2012 propagandistic nonsense
Bad Movie Rating: 2/5 (Josh: 4/5; Johnny: 1/5)
Plot: Former veteran and current father of a deceased soldier Bob Revere--no relation to Paul, as far as I know--is tired of the wars waged on American values, religion in our schools, and Christmas. He uncovers his motorcycle, props up his American flag, and decides to go to battle. America!
It's surprising that a Christian film can end up this tone deaf. There are two things I'm genuinely shocked about with stuff like this. First, it's how wrong they all are. Even the most God-fearing, MAGA-frothing, tea-bagger should be able to watch this plea to give Christians back their First Amendment rights and say, "Wait a second; that's not what the founding fathers actually meant." The "rights" that the deluded producers of this propaganda piece are arguing for would essentially create a situation where one group--a majority, I suppose--is shitting all over the rights of all the other groups. Only the most ignorant Americans slumming around the swampish Bible belt are going to miss that, right? And that's the second thing that genuinely shocks me--the idea that there are a lot of people who are going to buy this crap, let it conjure up all these irrational fears about how there are these nebulous forces trying to take away our right to say prayers, nodding along with the idea that our country was founded by a bunch of Christian men who would never harm and Injun or mistreat Africans, clutch their Bibles close to their chests as they cry out about how it's not fair that the creation story isn't taught in schools anymore.
If you want a little insight on how Trump won the election, all you need to do is think about how this movie was made and how the audience for this movie believes in it. The people who aren't fully understanding the beauty and fairness of the First Amendment are the same people misinterpreting (or being fooled into misinterpreting) the Second Amendment.
Who is the audience for this anyway? I assume most people would say that it's Christians, but that would definitely be a case of preaching to the choir. I think this actually might be an attempt to sway opinion about these First Amendment issues. And there's not a person alive who is going to watch this and think, "Hmm. I never looked at it like that. I'm convinced!" It's a preposterous failure and gives me an excuse to cut the movie's rating in half.
So thick with symbols and cliches and symbols that are cliches, the whole thing feels like the kind of thing that Ted Nugent and Mike Pence and a few of their buddies could circle-jerk to. Veteran Marshall R. Teague--a real man in movies that other real men can appreciate like Armageddon, The Rock, and Road House--is a growling ball of hammy masculinity. He rides around on his motorcycle with the flag on the back like he's going to single-handedly defeat ISIS with nothing more than a prayer and his majestic jowls. His character is some sort of "mayor" (one that can be "fired" rather than impeached) and a pharmacist. He's a busy guy, and having two jobs forces him to find times to squeeze in all his whining.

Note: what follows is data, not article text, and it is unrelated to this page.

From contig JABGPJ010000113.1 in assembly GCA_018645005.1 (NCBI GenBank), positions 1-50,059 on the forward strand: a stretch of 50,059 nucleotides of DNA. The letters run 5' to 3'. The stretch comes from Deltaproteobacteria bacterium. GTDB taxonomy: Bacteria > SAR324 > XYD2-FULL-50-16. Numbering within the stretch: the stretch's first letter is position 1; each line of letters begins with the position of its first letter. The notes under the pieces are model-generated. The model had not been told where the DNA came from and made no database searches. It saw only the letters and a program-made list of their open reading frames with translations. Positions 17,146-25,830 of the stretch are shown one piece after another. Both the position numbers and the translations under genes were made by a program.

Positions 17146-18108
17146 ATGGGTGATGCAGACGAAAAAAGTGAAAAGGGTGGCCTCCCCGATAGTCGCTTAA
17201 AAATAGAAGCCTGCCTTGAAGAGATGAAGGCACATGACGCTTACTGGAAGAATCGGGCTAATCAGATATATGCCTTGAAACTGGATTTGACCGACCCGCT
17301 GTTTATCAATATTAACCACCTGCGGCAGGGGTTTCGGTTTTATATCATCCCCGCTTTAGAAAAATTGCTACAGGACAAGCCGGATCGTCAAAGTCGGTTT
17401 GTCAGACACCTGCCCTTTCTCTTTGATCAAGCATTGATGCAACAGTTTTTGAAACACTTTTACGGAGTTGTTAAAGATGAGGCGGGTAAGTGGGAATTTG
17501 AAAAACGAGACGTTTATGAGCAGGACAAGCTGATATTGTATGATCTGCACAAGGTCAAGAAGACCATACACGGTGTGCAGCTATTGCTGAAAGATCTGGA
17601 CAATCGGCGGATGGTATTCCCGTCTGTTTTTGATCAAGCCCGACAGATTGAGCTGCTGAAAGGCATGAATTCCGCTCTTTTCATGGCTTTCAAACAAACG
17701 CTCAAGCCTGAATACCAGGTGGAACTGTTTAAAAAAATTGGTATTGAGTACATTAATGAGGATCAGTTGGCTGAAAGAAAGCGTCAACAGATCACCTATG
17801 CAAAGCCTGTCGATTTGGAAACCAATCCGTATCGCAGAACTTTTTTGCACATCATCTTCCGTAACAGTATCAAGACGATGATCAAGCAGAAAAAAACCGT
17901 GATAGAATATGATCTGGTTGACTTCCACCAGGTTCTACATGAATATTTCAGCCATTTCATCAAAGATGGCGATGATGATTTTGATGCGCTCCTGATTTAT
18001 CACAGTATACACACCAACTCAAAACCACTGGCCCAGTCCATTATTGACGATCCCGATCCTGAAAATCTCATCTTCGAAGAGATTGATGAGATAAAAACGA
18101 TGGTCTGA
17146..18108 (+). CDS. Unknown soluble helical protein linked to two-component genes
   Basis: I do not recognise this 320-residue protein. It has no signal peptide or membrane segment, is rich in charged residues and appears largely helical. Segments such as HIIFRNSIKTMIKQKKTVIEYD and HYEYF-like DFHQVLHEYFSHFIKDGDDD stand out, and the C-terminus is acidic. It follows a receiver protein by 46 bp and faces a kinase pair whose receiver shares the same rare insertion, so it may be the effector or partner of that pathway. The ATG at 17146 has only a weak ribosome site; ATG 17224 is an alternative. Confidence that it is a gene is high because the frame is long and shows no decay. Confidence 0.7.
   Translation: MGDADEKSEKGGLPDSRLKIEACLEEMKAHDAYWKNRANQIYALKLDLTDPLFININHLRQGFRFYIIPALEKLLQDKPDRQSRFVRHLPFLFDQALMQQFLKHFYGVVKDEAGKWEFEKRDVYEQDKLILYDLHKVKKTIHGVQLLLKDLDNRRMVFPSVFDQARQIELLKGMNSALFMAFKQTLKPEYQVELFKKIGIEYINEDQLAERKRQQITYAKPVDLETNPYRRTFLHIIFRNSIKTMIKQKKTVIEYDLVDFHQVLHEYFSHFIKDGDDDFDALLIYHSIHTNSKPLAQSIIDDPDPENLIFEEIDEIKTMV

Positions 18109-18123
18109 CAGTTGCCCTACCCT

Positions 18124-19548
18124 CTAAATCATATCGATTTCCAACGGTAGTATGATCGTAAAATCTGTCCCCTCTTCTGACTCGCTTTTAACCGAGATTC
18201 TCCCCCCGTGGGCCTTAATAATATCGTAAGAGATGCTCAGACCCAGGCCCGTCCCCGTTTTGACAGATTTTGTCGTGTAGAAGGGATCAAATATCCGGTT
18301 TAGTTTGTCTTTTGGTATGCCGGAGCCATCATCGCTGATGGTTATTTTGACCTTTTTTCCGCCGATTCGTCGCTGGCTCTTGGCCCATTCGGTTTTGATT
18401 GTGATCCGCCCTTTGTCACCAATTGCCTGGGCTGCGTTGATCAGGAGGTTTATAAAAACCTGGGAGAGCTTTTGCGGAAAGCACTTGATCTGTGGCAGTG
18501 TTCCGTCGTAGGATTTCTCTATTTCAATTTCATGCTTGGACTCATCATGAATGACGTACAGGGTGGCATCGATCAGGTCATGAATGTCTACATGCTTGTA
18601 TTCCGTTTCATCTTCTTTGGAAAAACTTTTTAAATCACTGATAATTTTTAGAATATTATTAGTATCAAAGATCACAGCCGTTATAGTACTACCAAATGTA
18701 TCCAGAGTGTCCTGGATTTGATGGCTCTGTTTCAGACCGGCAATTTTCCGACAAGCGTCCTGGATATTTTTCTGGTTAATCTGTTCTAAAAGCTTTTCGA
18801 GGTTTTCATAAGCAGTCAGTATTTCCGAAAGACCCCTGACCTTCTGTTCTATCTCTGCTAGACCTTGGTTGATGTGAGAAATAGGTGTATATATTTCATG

And who's the antagonist in this? Other than Satan (off-screen), it's none other than Fred Williamson. He's not a Fred Williamson who kicks or does anything remotely cool (unless being 100% right with every single one of his lines is "remotely cool"), but it's nonetheless still Fred Williamson.
What the fuck am I doing in this movie?
There's also the exact sort of motorcycle gang you'd expect to see in a Christian movie except it's apparently led by a little person. We meet him and them in the pharmacy where our protagonist treats one of them who has a gunshot wound. Because that's something that pharmacists do in these Christian movie worlds. I couldn't figure out the character's name to get him in the running for the Billy Curtis award at the end of the year, but trust me, the movie would have been a lot better if his name was Ounce and he was the protagonist of the movie. Most of the other characters are either children or grown people who seem to have the intelligence of children. I did enjoy one strange teenage girl who claimed she "got a Medal of Honor once." I think she was improvising, and they decided not to do another take because it was almost time to pray.
The worst thing about all this is that we wanted to watch a religious movie for Easter and ended up accidentally watching a Christmas movie. And you know what should offend Christians more than people trying to take away our First Amendment right to force non-believers to hear us prayer? The Christmas decorations they scrambled together for this thing!
This isn't a good-bad movie despite what Josh would tell you. He's a sucker for these religious things. In fact, I imagine this would make most people who watch it a little angry. It is, however, fun to watch with a couple guys and make fun of.
Important note: I am not anti-Christian, at all. I want to make that clear.